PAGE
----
Obama climate change group wraps up Iowa meeting

DES MOINES, Iowa (AP) — A climate change task force created by President Barack Obama finished a two-day meeting in Des Moines Wednesday as it works toward developing recommendations on how the federal government can help communities prepare for natural disasters.

The State, Local and Tribal Leaders Task Force on Climate Preparedness and Resilience is expected to deliver final recommendations to Obama by November.

Several Obama advisers, the U.S. Secretary of the Interior and Illinois Gov. Pat Quinn were among the officials to discuss the group's progress at a news conference held as the task force concluded its Iowa meeting.

 

"These leaders around the country aren't sitting around debating the issue they're taking action on the issue and trying to figure out how to make their communities more resilient," said David Agnew, director of White House Intergovernmental Affairs. "The real work of this task force is to take all that innovation and that work that is going on at that local level and to accelerate it and make the federal government a better partner for all those levels of government trying to do the right thing."

The task force includes eight governors, 14 mayors, including Des Moines Mayor Frank Cownie, two county officials and two tribal leaders.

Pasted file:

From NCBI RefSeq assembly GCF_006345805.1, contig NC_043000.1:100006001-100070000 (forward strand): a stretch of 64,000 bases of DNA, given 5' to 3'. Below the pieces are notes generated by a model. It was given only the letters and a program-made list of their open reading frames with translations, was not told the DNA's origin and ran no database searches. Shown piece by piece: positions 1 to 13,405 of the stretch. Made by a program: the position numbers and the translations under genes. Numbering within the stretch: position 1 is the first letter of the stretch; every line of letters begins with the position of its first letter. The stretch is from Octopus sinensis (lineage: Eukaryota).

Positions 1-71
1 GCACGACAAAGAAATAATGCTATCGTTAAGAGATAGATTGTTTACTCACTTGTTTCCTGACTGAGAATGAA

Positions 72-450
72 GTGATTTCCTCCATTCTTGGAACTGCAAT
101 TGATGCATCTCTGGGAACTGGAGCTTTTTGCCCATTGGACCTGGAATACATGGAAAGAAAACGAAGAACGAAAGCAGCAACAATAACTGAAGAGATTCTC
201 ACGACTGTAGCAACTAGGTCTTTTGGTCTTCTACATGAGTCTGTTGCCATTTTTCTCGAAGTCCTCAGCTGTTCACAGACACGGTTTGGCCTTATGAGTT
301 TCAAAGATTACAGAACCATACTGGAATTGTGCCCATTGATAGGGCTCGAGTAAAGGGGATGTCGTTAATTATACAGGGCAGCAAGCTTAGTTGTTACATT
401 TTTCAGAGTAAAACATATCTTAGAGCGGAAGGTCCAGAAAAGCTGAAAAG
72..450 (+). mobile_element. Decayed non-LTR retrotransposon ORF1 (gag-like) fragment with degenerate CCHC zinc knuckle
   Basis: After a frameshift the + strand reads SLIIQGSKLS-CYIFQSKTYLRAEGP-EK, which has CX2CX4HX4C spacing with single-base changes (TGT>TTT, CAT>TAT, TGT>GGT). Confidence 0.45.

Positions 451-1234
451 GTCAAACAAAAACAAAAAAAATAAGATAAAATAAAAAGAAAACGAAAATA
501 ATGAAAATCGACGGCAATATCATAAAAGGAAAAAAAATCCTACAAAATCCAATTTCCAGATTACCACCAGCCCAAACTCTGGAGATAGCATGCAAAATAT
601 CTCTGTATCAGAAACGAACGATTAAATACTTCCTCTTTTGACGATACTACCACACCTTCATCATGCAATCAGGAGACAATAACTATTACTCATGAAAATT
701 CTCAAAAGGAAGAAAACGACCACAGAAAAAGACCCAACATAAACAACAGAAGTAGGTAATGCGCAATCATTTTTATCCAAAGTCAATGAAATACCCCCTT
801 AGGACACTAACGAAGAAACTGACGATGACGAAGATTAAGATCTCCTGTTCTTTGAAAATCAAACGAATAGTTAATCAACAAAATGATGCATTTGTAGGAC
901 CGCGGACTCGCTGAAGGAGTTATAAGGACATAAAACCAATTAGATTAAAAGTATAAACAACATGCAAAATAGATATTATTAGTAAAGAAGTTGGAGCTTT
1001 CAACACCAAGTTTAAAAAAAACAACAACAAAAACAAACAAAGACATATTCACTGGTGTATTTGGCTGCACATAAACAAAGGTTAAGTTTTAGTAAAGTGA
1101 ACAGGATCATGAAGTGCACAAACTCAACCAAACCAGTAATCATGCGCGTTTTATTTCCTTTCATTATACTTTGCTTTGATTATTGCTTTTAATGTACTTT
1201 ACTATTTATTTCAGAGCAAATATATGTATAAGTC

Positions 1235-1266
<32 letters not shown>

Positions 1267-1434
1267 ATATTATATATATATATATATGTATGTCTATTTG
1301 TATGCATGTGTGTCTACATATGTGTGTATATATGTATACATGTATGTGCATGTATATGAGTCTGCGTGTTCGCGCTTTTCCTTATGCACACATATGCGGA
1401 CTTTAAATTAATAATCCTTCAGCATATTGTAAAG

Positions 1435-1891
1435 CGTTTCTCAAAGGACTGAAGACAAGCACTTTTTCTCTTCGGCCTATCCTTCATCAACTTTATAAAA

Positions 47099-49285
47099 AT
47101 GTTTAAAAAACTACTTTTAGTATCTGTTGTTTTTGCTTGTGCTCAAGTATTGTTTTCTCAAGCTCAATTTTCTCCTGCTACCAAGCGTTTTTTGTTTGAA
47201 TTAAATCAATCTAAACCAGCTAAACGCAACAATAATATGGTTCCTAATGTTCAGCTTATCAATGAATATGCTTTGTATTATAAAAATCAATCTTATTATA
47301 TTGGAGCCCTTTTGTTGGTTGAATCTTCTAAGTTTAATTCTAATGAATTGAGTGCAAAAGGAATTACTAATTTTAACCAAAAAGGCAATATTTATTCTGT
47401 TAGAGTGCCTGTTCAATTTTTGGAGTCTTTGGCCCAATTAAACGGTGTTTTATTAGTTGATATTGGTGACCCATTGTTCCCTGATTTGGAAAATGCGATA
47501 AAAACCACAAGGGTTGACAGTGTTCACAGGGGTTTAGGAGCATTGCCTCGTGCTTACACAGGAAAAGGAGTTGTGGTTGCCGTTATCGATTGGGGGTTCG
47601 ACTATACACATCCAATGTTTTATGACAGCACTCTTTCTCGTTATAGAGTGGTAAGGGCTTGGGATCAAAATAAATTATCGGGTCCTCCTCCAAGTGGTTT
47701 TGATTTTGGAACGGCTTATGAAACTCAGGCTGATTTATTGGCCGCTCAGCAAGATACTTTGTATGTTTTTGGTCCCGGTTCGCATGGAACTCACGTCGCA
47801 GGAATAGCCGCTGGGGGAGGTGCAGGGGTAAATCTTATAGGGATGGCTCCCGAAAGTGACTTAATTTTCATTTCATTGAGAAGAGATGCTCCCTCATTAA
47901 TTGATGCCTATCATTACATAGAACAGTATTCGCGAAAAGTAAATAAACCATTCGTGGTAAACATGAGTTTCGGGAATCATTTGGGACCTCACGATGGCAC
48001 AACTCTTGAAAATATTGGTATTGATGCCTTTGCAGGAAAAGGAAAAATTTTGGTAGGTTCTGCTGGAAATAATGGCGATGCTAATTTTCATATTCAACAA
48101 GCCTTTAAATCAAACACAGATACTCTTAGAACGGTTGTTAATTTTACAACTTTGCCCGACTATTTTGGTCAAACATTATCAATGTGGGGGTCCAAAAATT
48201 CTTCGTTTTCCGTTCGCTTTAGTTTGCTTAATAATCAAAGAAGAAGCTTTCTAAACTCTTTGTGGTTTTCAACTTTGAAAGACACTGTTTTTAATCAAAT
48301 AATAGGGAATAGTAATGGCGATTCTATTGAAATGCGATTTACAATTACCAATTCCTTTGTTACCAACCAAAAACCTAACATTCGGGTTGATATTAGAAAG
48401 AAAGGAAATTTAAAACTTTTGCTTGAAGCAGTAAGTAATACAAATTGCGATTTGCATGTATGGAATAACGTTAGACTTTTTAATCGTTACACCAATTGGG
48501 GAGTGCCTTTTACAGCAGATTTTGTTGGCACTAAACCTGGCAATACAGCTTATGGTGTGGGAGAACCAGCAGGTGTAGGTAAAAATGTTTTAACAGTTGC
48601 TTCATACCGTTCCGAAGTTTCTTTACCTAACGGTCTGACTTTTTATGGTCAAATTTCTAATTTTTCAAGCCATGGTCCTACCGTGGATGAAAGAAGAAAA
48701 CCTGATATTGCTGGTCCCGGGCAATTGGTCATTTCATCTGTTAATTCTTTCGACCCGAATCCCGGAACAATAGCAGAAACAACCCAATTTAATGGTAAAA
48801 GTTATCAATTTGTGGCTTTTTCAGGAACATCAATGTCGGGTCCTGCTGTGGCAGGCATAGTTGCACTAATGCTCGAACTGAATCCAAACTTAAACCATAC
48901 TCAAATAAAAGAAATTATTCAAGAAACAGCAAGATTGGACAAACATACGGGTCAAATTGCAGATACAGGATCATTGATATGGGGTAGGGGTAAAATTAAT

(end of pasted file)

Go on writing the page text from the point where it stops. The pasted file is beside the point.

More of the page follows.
Quinn pointed out the devastating drought of 2012, last year's flooding that affected 40 counties and the unusual November tornadoes that took lives and demolished homes.

"Illinois has faced a record number of natural disasters in recent years, and I want to make sure our state is always prepared and equipped to do what is necessary to keep the public safe during weather emergencies," Quinn said. "I look forward to continuing to work with President Obama to keep our state and nation at the forefront of the battle to stop the damaging effects of climate change."

Extreme weather events caused $110 billion worth of damage in the United States in 2012, Agnew said.

"While climate change is a global phenomenon the impacts are all local and they vary locally," said John Holdren, a science and technology adviser to Obama.

People need to understand how climate change is affecting them and their communities to be able to take action to reduce vulnerability, increase preparedness and resilience to changing weather, he said.

The task force also is discussing ways to change behavior to lessen the human impact on global warming through energy conservation, use of renewable power such as wind energy, and renewable fuels including ethanol.

Interior Secretary Sally Jewell said it's important to find ways to "walk softer on the planet."

"If we're going to chart a course for our planet that is better for our children than the one we've given them we must act now and we must act as a team because sustainability and addressing climate change is a team sport," she said. "That's what this is all about. It's about sharing the knowledge and the wisdom we've all gained on the ground."

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